The six magnets 12, 12 of the magnet ring 10 are held in assembly with one another by a carrier, indicated generally at 22, made of non-magnetic material. The magnets 12, 12 are essentially embedded in the material of the carrier 22, but all of the carrier material is located between the imaginary cylinder common to the concave inner magnet surfaces 14, 14 and the imaginary cylinder common to the convex outer magnet surfaces 16, 16 thereby leaving all of the arcuate magnet surfaces 14, 14 and 16, 16 exposed and uncovered by the carrier material. The side edges 18, 18 and end edges 20, 20 of the magnets are, however, covered by the carrier material. Accordingly, with this arrangement of the carrier material, it will be seen that the carrier consists of two annular side rings 24, 24 located adjacent opposite sides of the circular array of magnets and a plurality of axially extending ribs 26, 26 each located between an adjacent pair of magnet end faces 20, 20 the ribs 26, 26 connecting the two side rings 24, 24 to each other.
The carrier 22 in combination with the magnets 12, 12 forms a self-sustaining unitary member, the ring 10, which is continuous along its circumference except for a single axially extending gap 28 therein passing completely through the ring and extending along the length of one of the carrier ribs 26, 26 so as to form two circumferentially spaced apart ring ends.
As explained hereinafter, the gap 28 serves to receive a spreading element in the form of a wedge for circumferentially expanding the ring 10 to bring the magnets 12, 12 into tight engagement with a surrounding supporting ring. To allow such wedge to be driven into the gap 28 from either side of the ring 10, the gap 28 preferably is of a double wedge shape as shown in FIGS. 1 and 4. That is, the gap has a minimum circumferential width at a point near the axial middle of the ring and increases in width with distance in both axial direction away from the axial center of the ring.
Various suitable materials may be used for the carrier 22, but preferably the material chosen is one which is relatively incompressible and yet which is sufficiently flexible in the bending mode so as to allow easy spreading of the gap 28 when a wedge is driven therein. One suitable material is, for example, polypropylene. The magnets 12, 12 are preferably made of any one of a number of well known ceramic materials, but the invention is not necessarily limited to this and various other different magnet materials may be used if described.
Before leaving FIGS. 1 - 4, it should perhaps be noted that the magnet ring 10 is preferably made by first arranging an array of magnets 12, 12 in a suitable mold having elements for properly locating the magnets relative to one another, and then casting the carrier material around the magnets through the use of the mold. The magnet ring 10 is seen in FIGS. 1 and 3, shows traces of the elements used to locate the magnets in the mold prior to the casting of the carrier material. These traces consist of a series of holes 30, 30 passing through the upper side ring 24 of the carrier, there being two holes 30, 30 for each magnet. These holes were formed by pins in the mold, as shown in FIG. 12A and discussed hereinafter, for holding the magnets at a uniform height in the mold. Other traces are a series of axially extending grooves 32, 32 on the inner surfaces of the ring and at the location of each of the carrier ribs 26, 26. These grooves 32, 32 were in turn formed by ribs in the mold fitting between the adjacent ends of the magnets placed in the mold to properly angularly space and locate the magnets relative to one another.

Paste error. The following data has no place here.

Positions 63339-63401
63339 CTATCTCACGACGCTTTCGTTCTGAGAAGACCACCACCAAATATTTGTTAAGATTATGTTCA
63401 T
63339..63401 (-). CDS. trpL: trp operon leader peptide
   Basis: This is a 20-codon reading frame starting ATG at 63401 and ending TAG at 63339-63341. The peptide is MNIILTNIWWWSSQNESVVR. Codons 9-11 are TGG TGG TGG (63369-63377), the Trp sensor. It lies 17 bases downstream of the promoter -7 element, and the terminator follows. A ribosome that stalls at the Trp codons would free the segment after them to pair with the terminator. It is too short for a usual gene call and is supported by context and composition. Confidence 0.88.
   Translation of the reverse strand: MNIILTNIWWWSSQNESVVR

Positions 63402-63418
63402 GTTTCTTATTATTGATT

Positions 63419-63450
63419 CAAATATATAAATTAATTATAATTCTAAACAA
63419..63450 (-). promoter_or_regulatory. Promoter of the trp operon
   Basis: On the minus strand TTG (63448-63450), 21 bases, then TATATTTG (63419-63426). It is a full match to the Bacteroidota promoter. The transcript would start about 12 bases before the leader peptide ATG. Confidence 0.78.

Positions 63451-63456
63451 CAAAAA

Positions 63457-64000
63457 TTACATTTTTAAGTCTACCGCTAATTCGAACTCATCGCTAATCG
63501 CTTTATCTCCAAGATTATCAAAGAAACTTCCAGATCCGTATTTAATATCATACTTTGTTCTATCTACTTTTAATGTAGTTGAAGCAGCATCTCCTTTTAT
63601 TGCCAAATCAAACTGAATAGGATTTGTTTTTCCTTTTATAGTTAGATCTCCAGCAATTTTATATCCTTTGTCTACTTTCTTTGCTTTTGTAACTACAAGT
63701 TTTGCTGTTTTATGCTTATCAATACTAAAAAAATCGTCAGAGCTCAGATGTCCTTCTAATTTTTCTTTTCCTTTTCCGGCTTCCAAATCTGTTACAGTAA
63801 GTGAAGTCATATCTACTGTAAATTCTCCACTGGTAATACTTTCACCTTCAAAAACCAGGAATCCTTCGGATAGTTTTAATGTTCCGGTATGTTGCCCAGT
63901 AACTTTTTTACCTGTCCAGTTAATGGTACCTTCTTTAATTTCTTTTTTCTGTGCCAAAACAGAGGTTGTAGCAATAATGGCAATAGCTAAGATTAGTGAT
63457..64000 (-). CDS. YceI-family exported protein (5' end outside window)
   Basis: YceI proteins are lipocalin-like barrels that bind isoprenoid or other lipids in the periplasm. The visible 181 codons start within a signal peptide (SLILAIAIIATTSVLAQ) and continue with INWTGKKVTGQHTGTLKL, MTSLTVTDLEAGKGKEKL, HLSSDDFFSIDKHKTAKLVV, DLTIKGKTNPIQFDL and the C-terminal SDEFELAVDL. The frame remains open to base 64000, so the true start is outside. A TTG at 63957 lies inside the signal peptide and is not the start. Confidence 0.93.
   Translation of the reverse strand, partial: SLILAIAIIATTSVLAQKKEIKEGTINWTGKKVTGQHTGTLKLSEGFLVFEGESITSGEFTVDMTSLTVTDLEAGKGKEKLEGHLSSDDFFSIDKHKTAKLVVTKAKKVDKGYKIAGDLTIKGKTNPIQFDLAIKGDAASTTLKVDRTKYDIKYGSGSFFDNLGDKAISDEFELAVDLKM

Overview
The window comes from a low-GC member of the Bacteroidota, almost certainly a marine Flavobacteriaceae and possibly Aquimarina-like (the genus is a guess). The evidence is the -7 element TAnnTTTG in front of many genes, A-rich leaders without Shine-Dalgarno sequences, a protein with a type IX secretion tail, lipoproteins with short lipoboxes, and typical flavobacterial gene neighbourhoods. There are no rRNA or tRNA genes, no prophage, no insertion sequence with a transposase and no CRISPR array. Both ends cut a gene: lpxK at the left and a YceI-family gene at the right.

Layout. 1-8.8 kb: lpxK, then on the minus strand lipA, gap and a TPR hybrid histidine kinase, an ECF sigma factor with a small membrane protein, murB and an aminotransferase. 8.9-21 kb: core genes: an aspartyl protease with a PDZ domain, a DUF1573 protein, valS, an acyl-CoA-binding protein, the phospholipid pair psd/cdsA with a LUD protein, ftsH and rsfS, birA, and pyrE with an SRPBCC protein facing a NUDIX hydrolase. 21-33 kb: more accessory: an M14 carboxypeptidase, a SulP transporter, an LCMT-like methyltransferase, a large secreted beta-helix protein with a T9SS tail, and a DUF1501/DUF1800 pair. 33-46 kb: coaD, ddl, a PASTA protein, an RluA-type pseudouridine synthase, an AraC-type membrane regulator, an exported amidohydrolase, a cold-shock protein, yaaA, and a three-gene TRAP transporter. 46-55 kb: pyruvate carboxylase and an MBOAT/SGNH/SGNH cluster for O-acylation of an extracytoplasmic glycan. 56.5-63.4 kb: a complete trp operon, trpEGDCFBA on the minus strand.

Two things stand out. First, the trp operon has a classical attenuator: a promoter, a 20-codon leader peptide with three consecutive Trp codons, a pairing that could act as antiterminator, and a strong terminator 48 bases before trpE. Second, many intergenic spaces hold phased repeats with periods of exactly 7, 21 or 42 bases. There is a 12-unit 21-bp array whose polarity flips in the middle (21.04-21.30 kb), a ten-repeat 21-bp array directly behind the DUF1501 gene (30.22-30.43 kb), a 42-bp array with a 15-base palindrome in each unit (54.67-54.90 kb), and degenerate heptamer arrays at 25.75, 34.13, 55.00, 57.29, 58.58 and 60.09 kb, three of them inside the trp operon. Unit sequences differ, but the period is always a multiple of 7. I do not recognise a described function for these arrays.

FIG. 5 is an enlarged perspective view of a wedge 34 designed to be driven into the gap 28 of the magnet ring of FIG. 1 to circumferentially expand the latter during its assembly with a supporting ring. FIGS. 6 and 7 in turn show the magnet ring 10 of FIG. 1 in combination with a supporting ring and a wedge 34 to form a completed permanent magnet field means. The supporting ring with which the magnet ring is used is of a ferromagnetic material so as to serve as a low reluctance conductor for the flux of the magnets of the magnet ring. Except for this constraint on the type of material used for the supporting ring, the supporting ring may take various different forms and may be a part of various different types of dynamoelectric machines. In FIGS. 6 and 7, by way of example, the supporting ring is shown to constitute the rim 36 of a rotor wheel 38. The rotor wheel 38 also includes a hub 40 adapted for attachment to a rotatable shaft, such as the crankshaft of an internal combustion engine, and the space between the hub 40 and the magnet ring 10 serves to receive the stator assembly (not shown) for which the magnet ring 10 serves as a rotating field means. The rim 36 includes a radially inwardly facing circumferential surface or face 42 against which the outer convex faces 16, 16 of the magnets 12, 12 bear. A shoulder 44 at the inner end of the cylindrical surface 42 engages one side of the magnet ring 10 to axially locate it relative to the rotor wheel 38.